By Kim Blakely
Moxie turned 2 last week, and because those kinds of birthdays tend to have special meaning for those of us who have birthed, I spent a few quiet moments contemplating.
I still remember vividly how I longed to have a baby during the more than 2 ½ years my husband and I tried to make that happen, and in hindsight I wonder if I might have been still under an umbrella of shock when Moxie was born. I was thrilled to meet her, of course – but I felt sort of slightly distanced from the whole experience, if that makes any sense.
When I look at pictures of Moxie as a baby, I can recall a few of the memories behind the shots, but several of them just leave me blank. I know I was there, because I either took the pictures (in most cases) or I’m in them (there are blessedly fewer of those).
Or maybe … Is it normal for the infancy of a second child to be a blur?
Either way, the memories of Moxie from the last year and a half or so are solidly ingrained in my brain, and I am here to tell you she fully lives up to her pseudonym. I know you’re not supposed to compare your children but there are some things about mine that are so glaringly different that it’s impossible for even the mailman not to notice.
Mojo is a fairly mild-mannered kid – for the first three years of his life he wouldn’t even have considered lifting a hand against another kid, even in defense. (Believe me, there were plenty of times I wished he would.) Moxie, on the other hand, is wont to haul off and slug her brother before he can bat his long dark eyelashes. She got so mad at him a couple of weeks ago when he wouldn’t let her have a turn on his little plastic keyboard fast enough that she POKED HIM IN THE EYE! He’s pretty good-natured about it at least, usually just telling her to stop without reciprocating and even encouraging her to show off her eagerness to pull his hair as he stands in line to leave his kindergarten classroom.
He’s still fairly cautious about things that might lead to injury. Hang upside down from the monkey bars? No thank you, he would say. Jump off the swings? Even go down the big tunnel slide at the park? Uh uh. Those big inflatable bounce houses? Oh, heck no. But Moxie squeals that she wants to “nump” (that’s Moxie-talk for “jump”) every time we see one – even if it’s on the side of the highway we’re zooming down on our way to parts unknown. We cannot get her out of these things, though, so she’s only allowed in when we have lots of time on our hands. She also went down the 5-foot tunnel slide at the little pool 45 bazilliion times last weekend, and then begged to go down the BIG tunnel slide. She cried when she only got three turns there before we told her it was time to go home.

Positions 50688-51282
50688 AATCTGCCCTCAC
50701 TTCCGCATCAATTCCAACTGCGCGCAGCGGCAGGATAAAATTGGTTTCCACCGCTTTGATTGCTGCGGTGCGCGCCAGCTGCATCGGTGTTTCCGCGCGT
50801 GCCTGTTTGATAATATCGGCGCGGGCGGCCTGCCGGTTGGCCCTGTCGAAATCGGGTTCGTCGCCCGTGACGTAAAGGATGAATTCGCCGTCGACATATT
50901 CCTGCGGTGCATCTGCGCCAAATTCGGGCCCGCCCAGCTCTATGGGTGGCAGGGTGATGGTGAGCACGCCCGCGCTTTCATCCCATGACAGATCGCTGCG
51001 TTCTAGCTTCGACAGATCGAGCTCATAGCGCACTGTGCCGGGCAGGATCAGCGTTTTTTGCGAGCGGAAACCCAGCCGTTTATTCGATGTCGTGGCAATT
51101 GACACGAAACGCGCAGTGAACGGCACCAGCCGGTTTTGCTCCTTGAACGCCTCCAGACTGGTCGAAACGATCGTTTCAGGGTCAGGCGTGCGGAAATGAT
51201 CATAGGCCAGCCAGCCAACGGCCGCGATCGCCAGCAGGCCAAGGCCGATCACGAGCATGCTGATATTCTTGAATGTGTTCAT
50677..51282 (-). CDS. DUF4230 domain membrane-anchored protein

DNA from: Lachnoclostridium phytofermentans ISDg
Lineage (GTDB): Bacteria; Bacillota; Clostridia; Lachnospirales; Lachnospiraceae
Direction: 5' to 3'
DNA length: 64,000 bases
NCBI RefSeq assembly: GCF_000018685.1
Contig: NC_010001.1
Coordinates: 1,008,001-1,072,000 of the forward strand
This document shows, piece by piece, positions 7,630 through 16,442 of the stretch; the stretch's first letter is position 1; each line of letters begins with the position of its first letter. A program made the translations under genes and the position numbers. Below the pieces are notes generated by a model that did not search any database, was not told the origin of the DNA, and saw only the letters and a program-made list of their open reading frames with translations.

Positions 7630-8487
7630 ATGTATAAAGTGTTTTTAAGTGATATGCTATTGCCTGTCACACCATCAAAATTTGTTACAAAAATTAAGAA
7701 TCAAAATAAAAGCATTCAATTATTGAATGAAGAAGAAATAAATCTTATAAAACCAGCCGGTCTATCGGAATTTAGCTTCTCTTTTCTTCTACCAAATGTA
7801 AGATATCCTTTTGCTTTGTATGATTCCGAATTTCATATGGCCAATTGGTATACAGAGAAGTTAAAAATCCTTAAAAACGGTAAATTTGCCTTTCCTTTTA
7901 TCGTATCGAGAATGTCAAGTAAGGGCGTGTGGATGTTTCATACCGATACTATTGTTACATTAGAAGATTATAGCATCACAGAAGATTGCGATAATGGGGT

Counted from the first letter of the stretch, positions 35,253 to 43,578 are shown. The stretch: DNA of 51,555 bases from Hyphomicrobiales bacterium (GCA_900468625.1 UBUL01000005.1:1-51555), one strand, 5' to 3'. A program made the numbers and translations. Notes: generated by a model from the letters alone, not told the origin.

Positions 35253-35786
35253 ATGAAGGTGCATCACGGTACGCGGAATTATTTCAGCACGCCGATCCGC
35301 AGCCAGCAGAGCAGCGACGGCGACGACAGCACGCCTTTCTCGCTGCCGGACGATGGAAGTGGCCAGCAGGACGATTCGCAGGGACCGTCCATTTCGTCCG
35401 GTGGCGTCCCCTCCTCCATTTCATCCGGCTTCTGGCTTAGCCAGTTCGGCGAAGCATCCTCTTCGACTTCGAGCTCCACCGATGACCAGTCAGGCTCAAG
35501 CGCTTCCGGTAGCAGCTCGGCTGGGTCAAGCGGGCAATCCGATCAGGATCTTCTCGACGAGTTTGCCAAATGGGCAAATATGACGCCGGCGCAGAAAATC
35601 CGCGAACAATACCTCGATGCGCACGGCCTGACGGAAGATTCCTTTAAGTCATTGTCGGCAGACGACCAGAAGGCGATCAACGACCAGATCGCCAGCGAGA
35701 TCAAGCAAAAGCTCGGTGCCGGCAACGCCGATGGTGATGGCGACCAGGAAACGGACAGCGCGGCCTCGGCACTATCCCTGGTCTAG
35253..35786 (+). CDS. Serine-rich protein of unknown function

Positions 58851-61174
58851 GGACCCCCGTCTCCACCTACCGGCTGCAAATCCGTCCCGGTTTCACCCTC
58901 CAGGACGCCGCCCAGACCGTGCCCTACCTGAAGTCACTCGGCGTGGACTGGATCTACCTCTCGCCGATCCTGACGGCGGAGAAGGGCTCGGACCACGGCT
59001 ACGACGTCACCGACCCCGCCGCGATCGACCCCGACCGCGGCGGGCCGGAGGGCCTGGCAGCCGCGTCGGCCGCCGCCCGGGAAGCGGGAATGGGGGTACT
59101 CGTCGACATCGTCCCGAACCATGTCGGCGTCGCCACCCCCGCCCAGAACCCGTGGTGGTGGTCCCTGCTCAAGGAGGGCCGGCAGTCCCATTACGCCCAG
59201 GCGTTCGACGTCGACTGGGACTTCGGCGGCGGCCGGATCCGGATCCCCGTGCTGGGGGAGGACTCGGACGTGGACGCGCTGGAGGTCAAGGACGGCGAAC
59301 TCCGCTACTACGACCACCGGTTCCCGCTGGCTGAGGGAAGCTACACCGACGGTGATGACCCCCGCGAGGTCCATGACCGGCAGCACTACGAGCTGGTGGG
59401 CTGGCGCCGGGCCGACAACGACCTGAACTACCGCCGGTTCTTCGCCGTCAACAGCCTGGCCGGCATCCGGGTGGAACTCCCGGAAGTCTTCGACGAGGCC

Mojo remains shy, though not as markedly so as when he was younger. “In the old times” as he likes to refer to anything that happened pre-2009, he would cry if the checker at the grocery store so much as said hello to him. Moxie? She would race down the hill to meet the mailman if I would let her. She wouldn’t want him to so much as shake her hand, of course, but that wouldn’t stop her from belting out a greeting.
One more thing (although there are many): Mojo is and always has been a homebody. It has always been a challenge to get him dressed and out the door to go anywhere. Even the park. Or the zoo. Or the pool! Moxie, in contrast, wakes up in the morning asking for a new diaper, a dress and her shoes. (I’ve wondered off and on if she’s a follower of the Flylady, who urges who Flybabies to get “dressed to the laces” every morning.) Just now, she woke up from her nap, came downstairs and put on shoes – her brother’s hightops, but still – and she wanted them tied. She’s clomping around in them and has clearly made a pass through the playroom, where she bedecked herself with four strands of brightly colored plastic beads. Any minute now she’ll ask, “Where are we going?”
On that note, I suppose I should close my laptop, which Mojo has long understood was off-limits but which Moxie likes to pound and attempt to plug things into – like headphones and, um, markers.
I guess the point of all this is that although those early memories may be foggy, the fact that my kids are so different will make it easy to distinguish which remember-when-you-did-that stories belong to each one. That’s a good thing. And so is making the memories in the first place.
Kim Blakely is mom to a 2-year-old girl “Moxie” and 5-year-old boy “Mojo”. She’s also a freelance writer who works from home. To read previous All Akimbo posts, click here!